# Differential modulo another differential

## Main Question or Discussion Point

Hello,

One says that an odd derivation d is a differential modulo another differential d' if this two things hold:

[d,d']=0
d^2=-[d',d"] for some d"

- The first condition says that d defines a derivative on H*(d'), but how? To have a well-defined action of this derivation on H*(d') we must have:
dx belongs to H*(d') whenever x belongs to H*(d') i.e: d'(dx)=0 & dx#d'y for every y
- d'(dx)=-dd'x=0 OK
- How to show the second one?

- The second condition says that d is indeed a differential i.e: d^2=0 in H*(d') but for x belongs to H*(d') we have:
d^2x=-d'd"x-d"d'x=-d'd"x ????????, How does it vanish?
Thanks for every help....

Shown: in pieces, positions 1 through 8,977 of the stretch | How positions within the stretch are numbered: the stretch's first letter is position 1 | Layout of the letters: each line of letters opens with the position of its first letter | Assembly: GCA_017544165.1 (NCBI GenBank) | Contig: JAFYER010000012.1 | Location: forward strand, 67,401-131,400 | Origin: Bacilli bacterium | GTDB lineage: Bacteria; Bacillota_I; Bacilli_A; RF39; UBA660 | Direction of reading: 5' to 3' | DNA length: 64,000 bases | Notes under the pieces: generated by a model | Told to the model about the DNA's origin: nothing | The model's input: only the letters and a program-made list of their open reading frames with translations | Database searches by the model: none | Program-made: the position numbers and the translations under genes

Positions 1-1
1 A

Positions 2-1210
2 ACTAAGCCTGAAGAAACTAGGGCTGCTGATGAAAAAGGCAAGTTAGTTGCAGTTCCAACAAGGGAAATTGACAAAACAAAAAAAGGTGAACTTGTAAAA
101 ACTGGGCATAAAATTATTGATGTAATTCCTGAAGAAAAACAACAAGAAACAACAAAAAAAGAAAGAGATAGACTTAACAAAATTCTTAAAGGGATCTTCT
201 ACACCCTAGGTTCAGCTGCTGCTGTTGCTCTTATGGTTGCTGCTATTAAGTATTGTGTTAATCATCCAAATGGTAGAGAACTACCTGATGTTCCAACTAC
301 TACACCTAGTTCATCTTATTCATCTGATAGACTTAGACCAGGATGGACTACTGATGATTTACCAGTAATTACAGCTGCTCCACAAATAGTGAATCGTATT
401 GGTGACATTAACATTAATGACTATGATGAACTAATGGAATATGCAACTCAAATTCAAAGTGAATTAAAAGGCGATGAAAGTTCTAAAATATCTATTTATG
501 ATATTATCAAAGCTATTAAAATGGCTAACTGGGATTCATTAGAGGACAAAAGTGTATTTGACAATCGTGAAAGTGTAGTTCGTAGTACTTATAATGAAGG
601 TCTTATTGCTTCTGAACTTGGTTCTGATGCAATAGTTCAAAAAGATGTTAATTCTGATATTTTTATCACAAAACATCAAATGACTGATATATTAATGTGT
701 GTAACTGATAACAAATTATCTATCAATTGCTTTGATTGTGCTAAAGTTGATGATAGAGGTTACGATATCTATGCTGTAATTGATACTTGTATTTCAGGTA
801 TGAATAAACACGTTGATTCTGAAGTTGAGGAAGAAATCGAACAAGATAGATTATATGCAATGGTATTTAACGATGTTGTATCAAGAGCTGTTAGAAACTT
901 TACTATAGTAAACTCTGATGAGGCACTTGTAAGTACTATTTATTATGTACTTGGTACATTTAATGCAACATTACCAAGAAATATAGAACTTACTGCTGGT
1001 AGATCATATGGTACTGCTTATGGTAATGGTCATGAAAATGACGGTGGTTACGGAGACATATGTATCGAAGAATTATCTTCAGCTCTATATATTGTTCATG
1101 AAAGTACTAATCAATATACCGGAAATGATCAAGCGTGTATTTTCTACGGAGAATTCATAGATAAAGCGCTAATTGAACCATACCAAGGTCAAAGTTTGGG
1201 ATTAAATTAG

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dextercioby
Homework Helper
Off-topic: do you study BRST ?

On-topic, see the book of Henneaux and Teitelboim "Quantization of gauge systems", chapter # 8, page # 173.

Hi,
Yes I'm studying BRST
This book is precisely what I read now but I did not understand this section!
The problem is how the derivation d becomes a derivation on H*(d') by means of the first condition? an after that becomes nilpotent by means of the seconde condition?